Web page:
Christian Ethics and Commonsense Morality

Author: Kevin Jung

Publisher: Routledge

ISBN: 9781317555780

Category: Philosophy

Page: 210

View: 579

Christian Ethics and Commonsense Morality goes against the grain of various postmodern approaches to morality in contemporary religious ethics. In this book, Jung seeks to provide a new framework in which the nature of common Christian moral beliefs and practices can be given a new meaning. He suggests that, once major philosophical assumptions behind postmodern theories of morality are called into question, we may look at Christian morality in quite a different light. On his account, Christian morality is a historical morality insofar as it is rooted in the rich historical traditions of the Christian church. Yet this kind of historical dependence does not entail the evidential dependence of all moral beliefs on historical traditions. It is possible to argue for the epistemic autonomy of moral beliefs, according to which Christian and other moral beliefs can be justified independently of their historical sources. The particularity of Christian morality lies not in its particular historical sources that also function as the grounds of justification, but rather in its explanatory and motivational capacity to further articulate the kind of moral knowledge that is readily available to most human beings and to enable people to act upon their moral knowledge.
On Moral Certainty, Justification and Practice

Author: J. Hermann

Publisher: Springer

ISBN: 9781137447180

Category: Philosophy

Page: 215

View: 482

Taking inspiration from the later Wittgenstein, On Moral Certainty, Justification and Practice explores the practical basis of human morality. It offers an account of moral certainty, which it links with a view of moral competence. Drawing on everyday examples, it is shown how morality is grounded in action, not in reasoning.
Moral Education and Pluralism

Author: Mal Leicester

Publisher: Routledge

ISBN: 9781135698690

Category: Education

Page: 264

View: 902

Volume IV looks at the development of moral education, with particular relation to the context of cultural pluralism. Taking a theoretical approach, it discusses philosophical issues of moral relativism as well as the application of theory to good practice.
Morality for Humans

Author: Mark Johnson

Publisher: University of Chicago Press

ISBN: 9780226113548

Category: Philosophy

Page: 280

View: 593

What is the difference between right and wrong? This is no easy question to answer, yet we constantly try to make it so, frequently appealing to some hidden cache of cut-and-dried absolutes, whether drawn from God, universal reason, or societal authority. Combining cognitive science with a pragmatist philosophical framework in Morality for Humans: Ethical Understanding from the Perspective of Cognitive Science, Mark Johnson argues that appealing solely to absolute principles and values is not only scientifically unsound but even morally suspect. He shows that the standards for the kinds of people we should be and how we should treat one another—which we often think of as universal—are in fact frequently subject to change. And we should be okay with that. Taking context into consideration, he offers a remarkably nuanced, naturalistic view of ethics that sees us creatively adapt our standards according to given needs, emerging problems, and social interactions. Ethical naturalism is not just a revamped form of relativism. Indeed, Johnson attempts to overcome the absolutist-versus-relativist impasse that has been one of the most intractable problems in the history of philosophy. He does so through a careful and inclusive look at the many ways we reason about right and wrong. Much of our moral thought, he shows, is automatic and intuitive, gut feelings that we follow up and attempt to justify with rational analysis and argument. However, good moral deliberation is not limited merely to intuitive judgments supported after the fact by reasoning. Johnson points out a crucial third element: we imagine how our decisions will play out, how we or the world would change with each action we might take. Plumbing this imaginative dimension of moral reasoning, he provides a psychologically sophisticated view of moral problem solving, one perfectly suited for the embodied, culturally embedded, and ever-developing human creatures that we are.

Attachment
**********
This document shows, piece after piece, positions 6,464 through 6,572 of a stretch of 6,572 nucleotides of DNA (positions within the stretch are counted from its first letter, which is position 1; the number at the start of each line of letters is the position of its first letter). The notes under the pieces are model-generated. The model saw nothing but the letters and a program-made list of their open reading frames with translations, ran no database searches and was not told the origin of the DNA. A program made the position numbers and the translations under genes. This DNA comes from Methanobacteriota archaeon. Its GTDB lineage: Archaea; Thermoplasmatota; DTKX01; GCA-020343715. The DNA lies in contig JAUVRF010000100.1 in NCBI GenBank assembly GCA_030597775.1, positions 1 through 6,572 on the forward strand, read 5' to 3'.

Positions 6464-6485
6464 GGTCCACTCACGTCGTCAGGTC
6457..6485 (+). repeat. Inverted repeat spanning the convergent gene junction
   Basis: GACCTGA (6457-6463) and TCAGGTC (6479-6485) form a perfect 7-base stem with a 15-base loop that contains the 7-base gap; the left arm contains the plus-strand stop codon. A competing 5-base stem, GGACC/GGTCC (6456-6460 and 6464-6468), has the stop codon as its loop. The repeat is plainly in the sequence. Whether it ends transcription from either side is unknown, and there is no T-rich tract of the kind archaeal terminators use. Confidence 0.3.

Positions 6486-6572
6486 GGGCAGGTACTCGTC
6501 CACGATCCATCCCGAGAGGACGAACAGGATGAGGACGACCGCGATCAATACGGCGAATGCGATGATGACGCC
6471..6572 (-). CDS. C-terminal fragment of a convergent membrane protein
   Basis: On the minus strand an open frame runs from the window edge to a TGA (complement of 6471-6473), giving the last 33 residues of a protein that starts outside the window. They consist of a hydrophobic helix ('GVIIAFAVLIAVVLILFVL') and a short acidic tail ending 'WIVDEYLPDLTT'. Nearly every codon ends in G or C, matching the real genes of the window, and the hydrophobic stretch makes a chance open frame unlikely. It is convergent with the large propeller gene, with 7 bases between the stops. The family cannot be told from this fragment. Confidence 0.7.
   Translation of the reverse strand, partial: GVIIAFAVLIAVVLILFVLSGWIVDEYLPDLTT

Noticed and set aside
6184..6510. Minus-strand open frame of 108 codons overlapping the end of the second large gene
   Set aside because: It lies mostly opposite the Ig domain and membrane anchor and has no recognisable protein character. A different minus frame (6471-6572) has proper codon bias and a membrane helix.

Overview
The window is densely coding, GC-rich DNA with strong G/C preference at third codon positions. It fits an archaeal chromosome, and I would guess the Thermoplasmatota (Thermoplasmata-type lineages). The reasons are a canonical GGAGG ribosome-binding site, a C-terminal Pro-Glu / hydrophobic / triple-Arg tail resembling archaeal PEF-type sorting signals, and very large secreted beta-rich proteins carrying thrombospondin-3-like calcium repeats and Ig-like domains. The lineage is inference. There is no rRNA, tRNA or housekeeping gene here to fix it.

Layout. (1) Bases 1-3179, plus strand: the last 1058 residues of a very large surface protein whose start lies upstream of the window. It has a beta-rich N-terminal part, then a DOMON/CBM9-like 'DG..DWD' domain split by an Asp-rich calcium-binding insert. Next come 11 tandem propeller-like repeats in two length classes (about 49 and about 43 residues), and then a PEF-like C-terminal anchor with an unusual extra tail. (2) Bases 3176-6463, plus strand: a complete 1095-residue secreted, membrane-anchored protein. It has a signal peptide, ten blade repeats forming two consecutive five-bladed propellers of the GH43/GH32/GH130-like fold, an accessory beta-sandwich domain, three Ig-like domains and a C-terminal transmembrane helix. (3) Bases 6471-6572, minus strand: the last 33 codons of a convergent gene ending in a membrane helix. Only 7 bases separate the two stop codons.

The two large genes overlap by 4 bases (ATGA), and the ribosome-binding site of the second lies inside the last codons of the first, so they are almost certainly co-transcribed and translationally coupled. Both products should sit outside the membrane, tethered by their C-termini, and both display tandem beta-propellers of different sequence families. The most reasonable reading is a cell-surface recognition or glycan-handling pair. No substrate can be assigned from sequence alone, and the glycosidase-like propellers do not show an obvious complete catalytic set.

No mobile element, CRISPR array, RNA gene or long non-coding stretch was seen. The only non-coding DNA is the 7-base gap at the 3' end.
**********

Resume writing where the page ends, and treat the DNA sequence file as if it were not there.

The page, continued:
The Self, Relational Sociology, and Morality in Practice

Author: Owen Abbott

Publisher: Springer Nature

ISBN: 9783030318222

Category: Social Science

Page: 189

View: 247

Winner of the 2020 British Sociological Association Philip Abrams Prize Providing a theory of moral practice for a contemporary sociological audience, Owen Abbott shows that morality is a relational practice achieved by people in their everyday lives. He moves beyond old dualisms—society versus the individual, social structure versus agency, body versus mind—to offer a sociologically rigorous and coherent theory of the relational constitution of the self and moral practice, which is both shared and yet enacted from an individualized perspective. In so doing, The Self, Relational Sociology, and Morality in Practice not only offers an urgently needed account of moral practice and its integral role in the emergence of the self, but also examines morality itself within and through social relations and practices. Abbott’s conclusions will be of interest to social scientists and philosophers of morality, those working with pragmatic and interactionist approaches, and those involved with relational sociology and social theory.